But on 5 October 1687, an earthquake occurred destroying the royal warehouse, the docks and the living quarters of San Felipe. When Gov. Fausto Cruzat y Góngora assumed office, he ordered the gathering of material for the necessary works in Cavite and further ordered in 1695 a report on the status of Cavite. The report emphasized the destructive nature of the sea and sought tocontain it. In Cruzat y Góngora’stime, a granary called “tambono de arroz” had been raised in San Felipe, aswell as a vaulted chamber for gunpowder. At the N.S. del Rosario a new tower of stone and brick was built. Other works were done but the governoremphasized the importance of finding more permanent and less costly solutionsto contain the advance of the sea.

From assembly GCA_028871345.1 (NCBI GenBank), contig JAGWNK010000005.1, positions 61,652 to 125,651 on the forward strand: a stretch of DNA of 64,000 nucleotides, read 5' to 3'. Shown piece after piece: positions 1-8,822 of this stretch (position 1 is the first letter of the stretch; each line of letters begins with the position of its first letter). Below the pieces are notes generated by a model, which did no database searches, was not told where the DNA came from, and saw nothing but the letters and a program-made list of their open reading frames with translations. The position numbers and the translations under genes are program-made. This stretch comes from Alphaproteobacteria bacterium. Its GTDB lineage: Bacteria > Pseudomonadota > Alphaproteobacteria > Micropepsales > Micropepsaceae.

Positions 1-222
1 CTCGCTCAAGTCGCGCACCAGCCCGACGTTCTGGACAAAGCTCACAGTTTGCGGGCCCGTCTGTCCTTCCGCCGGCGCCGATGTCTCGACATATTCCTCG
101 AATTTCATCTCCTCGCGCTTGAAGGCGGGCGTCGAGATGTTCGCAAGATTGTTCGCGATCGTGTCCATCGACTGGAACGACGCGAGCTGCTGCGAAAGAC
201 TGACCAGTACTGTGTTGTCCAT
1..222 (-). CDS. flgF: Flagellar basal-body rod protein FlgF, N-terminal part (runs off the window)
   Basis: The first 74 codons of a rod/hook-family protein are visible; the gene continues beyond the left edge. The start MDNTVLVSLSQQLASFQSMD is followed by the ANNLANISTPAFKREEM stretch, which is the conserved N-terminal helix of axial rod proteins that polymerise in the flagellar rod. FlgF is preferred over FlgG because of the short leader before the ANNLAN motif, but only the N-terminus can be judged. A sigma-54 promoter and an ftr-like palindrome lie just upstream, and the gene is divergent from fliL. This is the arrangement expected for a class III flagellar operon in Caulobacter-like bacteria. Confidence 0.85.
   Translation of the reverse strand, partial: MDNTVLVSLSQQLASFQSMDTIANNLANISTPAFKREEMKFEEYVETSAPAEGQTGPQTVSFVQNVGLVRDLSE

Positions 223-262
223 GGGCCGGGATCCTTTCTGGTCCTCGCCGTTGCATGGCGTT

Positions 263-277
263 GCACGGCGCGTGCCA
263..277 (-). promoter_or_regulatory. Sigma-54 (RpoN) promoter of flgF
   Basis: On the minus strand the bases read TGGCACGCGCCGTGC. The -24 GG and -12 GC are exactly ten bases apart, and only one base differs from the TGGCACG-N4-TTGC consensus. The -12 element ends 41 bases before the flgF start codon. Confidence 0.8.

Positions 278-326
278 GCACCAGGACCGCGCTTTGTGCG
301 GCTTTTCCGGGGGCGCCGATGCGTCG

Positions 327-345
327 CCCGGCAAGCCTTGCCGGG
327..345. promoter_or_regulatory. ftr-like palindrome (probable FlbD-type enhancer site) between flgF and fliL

Theencroaching sea remained a major problem. This was the period when the government could avail of the expertise ofmilitary engineers and architects who had come from Europe, namely Juan deCiscara, Miguel Antonio Gomez, Tómas de Castro y Andrade, and the Theatinepriest Juan de Uggucioni who had rebuilt the Manila cathedral in 1711. This was period of rapid and effectiveconstruction. Ciscara completedhis work in Cavite in 1710. Duringthe interim in 1745 when, Francisco de la Arechederra, bishop of Vigan, assumed governorship, the threat of attack by the British was in the air, the coveredwalkway between Puerta Vaga and the Baluate de San Juan along with other minorrepairs were made. He bishop alsoadded a baluarte. The